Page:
As sombre as the overall storyline sounds, Moriarty’s latest novel is actually quite funny, while at the same time heartbreaking. She really knows how to get you emotionally invested in her characters, and to love and loathe them in equal measure. This is one of the best examples I have seen of really well written, well-defined characters. You know exactly who they are and how they will most likely react to certain situations, even though they are works of fiction.

I also love that Moriarty hasn’t compromised herself as an author just to appeal to the American mass market. The book is rife with ‘Australian-isms’ – including a brief discussion of ‘mum’ vs. ‘mom’ spelling, greetings of ‘gidday’, and particular aspects of the first year of school that evoked nostalgic memories of my own kindergarten days. I was able to relate to many things in this novel, despite not being in the target reader demographic.

I can’t wait to pick up another Liane Moriarty novel sometime soon.

Rating: 9/10

Edit: It is exciting to see both Nicole Kidman’s and Reese Witherspoon’s respective production companies option the screen rights to Big Little Lies! Read more here.

Book Reviews

Review: The Night Circus by Erin Morgenstern

 

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I am a quick reader. I normally read about 2 books a week. I devour novels like lions devour gazelles. Or like my best friend devours chocolate. Books sustain me and I hunger for new stories all the time.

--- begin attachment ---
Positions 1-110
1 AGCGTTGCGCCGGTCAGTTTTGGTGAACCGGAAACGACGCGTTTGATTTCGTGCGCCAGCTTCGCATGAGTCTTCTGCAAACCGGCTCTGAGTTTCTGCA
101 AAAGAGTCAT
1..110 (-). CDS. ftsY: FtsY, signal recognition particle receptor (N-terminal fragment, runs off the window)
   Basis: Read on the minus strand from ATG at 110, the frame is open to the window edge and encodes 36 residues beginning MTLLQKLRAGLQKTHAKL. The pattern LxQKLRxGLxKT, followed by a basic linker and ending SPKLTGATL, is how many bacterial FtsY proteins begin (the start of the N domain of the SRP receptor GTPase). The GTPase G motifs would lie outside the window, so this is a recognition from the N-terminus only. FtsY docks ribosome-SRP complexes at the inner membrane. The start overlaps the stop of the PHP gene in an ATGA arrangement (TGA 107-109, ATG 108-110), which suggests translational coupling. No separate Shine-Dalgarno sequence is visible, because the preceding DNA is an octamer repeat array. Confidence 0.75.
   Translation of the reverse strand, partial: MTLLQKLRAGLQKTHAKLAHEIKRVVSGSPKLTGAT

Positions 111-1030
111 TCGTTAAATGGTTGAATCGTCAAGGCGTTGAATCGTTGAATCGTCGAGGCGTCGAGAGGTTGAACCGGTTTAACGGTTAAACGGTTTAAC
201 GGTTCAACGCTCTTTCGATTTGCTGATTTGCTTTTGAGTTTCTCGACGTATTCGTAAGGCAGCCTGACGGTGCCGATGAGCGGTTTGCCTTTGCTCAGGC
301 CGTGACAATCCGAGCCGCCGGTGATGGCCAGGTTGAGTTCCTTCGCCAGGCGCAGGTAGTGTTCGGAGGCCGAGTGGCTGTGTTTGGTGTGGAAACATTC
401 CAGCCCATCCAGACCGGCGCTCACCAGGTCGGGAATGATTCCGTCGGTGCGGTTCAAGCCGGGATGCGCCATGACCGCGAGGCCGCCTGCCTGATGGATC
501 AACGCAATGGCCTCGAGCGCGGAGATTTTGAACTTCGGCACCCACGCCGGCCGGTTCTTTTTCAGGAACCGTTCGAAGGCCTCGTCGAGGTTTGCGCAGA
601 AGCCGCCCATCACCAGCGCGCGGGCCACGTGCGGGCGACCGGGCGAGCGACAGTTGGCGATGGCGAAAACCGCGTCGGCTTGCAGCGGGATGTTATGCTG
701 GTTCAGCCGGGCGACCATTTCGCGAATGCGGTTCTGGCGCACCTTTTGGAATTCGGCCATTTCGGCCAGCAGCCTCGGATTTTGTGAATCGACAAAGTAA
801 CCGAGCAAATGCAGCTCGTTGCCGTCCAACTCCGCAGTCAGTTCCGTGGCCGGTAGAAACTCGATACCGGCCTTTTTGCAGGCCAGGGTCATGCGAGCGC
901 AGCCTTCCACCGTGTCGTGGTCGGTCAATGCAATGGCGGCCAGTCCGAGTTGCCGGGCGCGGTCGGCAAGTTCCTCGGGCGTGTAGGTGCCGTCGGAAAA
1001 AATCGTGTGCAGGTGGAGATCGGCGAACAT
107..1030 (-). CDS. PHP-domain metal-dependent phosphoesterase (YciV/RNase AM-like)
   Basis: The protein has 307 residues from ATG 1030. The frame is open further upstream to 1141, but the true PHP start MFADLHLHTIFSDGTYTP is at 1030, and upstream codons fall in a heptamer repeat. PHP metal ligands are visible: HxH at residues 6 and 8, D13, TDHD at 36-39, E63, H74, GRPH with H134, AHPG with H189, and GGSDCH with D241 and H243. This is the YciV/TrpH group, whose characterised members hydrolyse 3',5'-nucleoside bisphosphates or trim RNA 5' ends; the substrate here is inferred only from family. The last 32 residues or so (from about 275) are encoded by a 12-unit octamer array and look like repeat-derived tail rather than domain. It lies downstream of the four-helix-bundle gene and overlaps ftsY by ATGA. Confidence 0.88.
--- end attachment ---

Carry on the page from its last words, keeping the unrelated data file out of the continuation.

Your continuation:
But The Night Circus was different.

It took me just over a week to finish it.

I wanted it to last.

I wanted it to go on forever.

I was actually quite upset when it ended (even though, as a logical adult, I know all books must end).

I have never been so reluctant to reach the end of a book, and so disappointed with my reality when it did. Much like the patrons of the circus in the novel, you do not want the experience to end. The challenge I face now is trying to adequately write a review of it. For those of you who have read The Night Circus, you will know how much of a challenge this is.

The novel is essentially about Marco and Celia, two illusionists, who are trained by their respective tutors in preparation for a challenge, of which the rules, time and venue are all unknown. But then again, it could be said that this novel is also a story about an impossible love and the nature of the human soul. Or it could even just simply be about a travelling circus.

You start reading this novel not quite knowing what you’re in for, the blurb simply stating:

“The circus arrived without warning. No announcements precede it… it is simply there, when yesterday it was not.”

Even though this seems vague and meaningless at first glance, in hindsight, this sums up my experience reading this book – I came across it without meaning to, I hadn’t heard anything about it, and I knew nothing about it, but now it is ingrained in me when a week ago it wasn’t there at all.

The book, at first, seems to be an incoherent collection of stories of people’s lives. However, the further into the book you go, the more intertwined these lives become, and the clearer the bigger picture becomes. You fall in love with the circus and the characters, and you end up feeling like you have lived across the years that the circus spans – you feel apart of the circus, of something bigger than yourself.